White House press secretary Jay Carney on Tuesday declined to deny reports that President Obama will write a letter acknowledging U.S. mistakes in the Afghanistan war as part of a security agreement with Kabul.

Carney said he would not “comment on presidential correspondence." He addressed the issue of Afghan civilian casualties, however, and stressed that the U.S. worked carefully to avoid them.

“We take various precautions to prevent civilian casualties,” said Carney. He added that the U.S. “always expresses regret when civilians are killed.”

“It’s an issue we continue to work through,” he added, noting that “our concern about potential civilian casualties is reflected in the extreme care taken by our military forces.”

Carney’s comments came after Reuters reported that Obama would write a letter to the Afghan people, admitting that mistakes had been made in the “war on terror,” citing a spokesperson for Afghan President Hamid Karzai.

The report came as Afghan and U.S. negotiators worked toward a post-2014 security agreement between the two nations. NATO coalition troops are slated to leave in 2014, but the administration hopes to retain a residual force to continue to provide training for Afghan security forces and to help stabilize the country.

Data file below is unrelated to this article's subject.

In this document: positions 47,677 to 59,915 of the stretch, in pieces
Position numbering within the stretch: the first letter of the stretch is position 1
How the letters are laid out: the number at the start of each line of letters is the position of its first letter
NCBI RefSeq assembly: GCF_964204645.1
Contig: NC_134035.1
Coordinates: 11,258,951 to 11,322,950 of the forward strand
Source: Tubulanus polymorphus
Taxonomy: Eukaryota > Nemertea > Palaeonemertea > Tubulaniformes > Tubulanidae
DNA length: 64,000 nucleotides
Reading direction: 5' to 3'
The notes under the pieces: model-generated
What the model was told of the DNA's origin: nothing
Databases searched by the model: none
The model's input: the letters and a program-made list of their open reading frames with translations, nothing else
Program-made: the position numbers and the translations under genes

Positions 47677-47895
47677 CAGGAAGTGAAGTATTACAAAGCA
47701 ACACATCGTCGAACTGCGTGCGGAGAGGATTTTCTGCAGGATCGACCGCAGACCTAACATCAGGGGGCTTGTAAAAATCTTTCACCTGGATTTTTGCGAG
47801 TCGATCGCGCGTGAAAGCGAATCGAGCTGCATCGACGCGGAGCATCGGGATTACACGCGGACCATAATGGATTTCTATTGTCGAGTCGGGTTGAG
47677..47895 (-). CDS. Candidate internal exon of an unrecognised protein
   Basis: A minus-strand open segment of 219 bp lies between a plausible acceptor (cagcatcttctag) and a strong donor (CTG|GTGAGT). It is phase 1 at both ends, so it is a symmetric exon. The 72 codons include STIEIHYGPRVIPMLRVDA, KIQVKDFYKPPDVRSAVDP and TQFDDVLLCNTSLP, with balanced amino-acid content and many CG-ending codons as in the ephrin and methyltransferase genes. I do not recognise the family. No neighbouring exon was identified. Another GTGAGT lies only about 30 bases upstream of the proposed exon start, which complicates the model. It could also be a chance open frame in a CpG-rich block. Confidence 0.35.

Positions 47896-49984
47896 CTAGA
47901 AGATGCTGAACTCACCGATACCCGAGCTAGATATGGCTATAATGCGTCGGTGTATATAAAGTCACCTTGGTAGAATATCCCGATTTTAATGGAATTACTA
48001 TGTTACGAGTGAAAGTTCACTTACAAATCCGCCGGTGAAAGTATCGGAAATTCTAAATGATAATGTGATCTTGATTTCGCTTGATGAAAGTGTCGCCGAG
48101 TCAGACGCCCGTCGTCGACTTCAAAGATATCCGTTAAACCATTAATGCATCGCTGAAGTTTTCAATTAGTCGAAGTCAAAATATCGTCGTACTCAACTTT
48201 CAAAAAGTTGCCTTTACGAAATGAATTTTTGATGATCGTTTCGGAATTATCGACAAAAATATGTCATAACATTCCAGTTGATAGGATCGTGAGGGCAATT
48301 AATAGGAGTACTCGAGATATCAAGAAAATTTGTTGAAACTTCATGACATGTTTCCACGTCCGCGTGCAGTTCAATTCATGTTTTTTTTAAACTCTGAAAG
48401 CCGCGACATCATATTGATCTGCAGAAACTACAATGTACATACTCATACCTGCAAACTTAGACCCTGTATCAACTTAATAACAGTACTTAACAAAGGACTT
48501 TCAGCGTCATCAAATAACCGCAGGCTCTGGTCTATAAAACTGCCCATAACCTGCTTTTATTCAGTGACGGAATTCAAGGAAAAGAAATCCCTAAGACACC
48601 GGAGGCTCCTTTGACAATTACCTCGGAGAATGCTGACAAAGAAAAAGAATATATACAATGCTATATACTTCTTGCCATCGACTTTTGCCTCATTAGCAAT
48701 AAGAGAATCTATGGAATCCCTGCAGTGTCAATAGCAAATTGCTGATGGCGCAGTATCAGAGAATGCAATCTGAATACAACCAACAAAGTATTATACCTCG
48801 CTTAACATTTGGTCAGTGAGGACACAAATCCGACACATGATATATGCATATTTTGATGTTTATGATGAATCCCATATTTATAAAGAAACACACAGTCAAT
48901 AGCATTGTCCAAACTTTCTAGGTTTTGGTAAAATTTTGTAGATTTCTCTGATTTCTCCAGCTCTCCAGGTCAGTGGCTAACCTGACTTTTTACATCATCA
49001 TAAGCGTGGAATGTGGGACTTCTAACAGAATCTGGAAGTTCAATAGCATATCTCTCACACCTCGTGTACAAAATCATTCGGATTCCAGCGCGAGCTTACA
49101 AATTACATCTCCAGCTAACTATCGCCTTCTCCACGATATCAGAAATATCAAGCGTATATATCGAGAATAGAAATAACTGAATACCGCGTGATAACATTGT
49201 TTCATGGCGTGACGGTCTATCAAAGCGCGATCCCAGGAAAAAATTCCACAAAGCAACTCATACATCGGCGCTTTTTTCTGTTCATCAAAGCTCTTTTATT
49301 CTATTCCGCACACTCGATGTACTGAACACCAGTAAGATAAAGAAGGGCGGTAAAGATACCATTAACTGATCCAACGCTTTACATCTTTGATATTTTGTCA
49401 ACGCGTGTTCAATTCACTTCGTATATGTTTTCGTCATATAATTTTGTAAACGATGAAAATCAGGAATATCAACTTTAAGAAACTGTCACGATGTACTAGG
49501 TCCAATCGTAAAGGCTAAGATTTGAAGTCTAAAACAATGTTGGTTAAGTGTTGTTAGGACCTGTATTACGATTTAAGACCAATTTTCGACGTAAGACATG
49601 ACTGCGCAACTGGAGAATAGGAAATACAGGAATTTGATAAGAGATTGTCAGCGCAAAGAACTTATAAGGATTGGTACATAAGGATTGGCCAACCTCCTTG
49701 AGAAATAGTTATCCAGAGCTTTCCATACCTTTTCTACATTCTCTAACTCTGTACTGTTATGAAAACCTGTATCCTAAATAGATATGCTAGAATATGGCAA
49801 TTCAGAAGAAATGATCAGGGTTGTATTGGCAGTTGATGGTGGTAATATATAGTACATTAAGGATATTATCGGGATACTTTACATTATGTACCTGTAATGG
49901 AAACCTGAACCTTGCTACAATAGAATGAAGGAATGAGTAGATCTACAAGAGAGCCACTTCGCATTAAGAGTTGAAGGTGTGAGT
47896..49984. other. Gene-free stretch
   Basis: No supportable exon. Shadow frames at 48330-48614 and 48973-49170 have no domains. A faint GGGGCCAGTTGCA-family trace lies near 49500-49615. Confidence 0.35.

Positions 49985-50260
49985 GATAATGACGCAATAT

But the talks have been contentious, with Karzai wanting assurances that the U.S. would no longer have the authority to conduct raids on Afghan homes. Reports Tuesday said that the two sides were close to a deal that would allow U.S. raids in “extraordinary circumstances” only.

If both sides complete an agreement, it would need to be approved by the loya jirga, a council of Afghan elders.

Secretary of State John Kerry also spoke with Karzai by phone on Tuesday and left open the possibility of a letter from Obama.

Karzai asked for “reassurances that he could communicate to the Loya Jirga regarding the nature of our security relationship going forward and addressing past issues such as civilian casualties,” according to a senior State Department official.

“Secretary Kerry indicated that we want to continue working together to find a path forward, and that we will consider his request for reassurances including the option of a letter from the Administration stating our position,” the official added.

Carney on Tuesday stressed that any post-2014 U.S. presence would be drastically downscaled from the decade-plus-long American involvement in Afghanistan.

“The war in Afghanistan will end next year. The combat mission will be over,” said Carney.

This story was published at 2:47 p.m. and has been updated.

White House correspondent Susan Crabtree contributed to this story.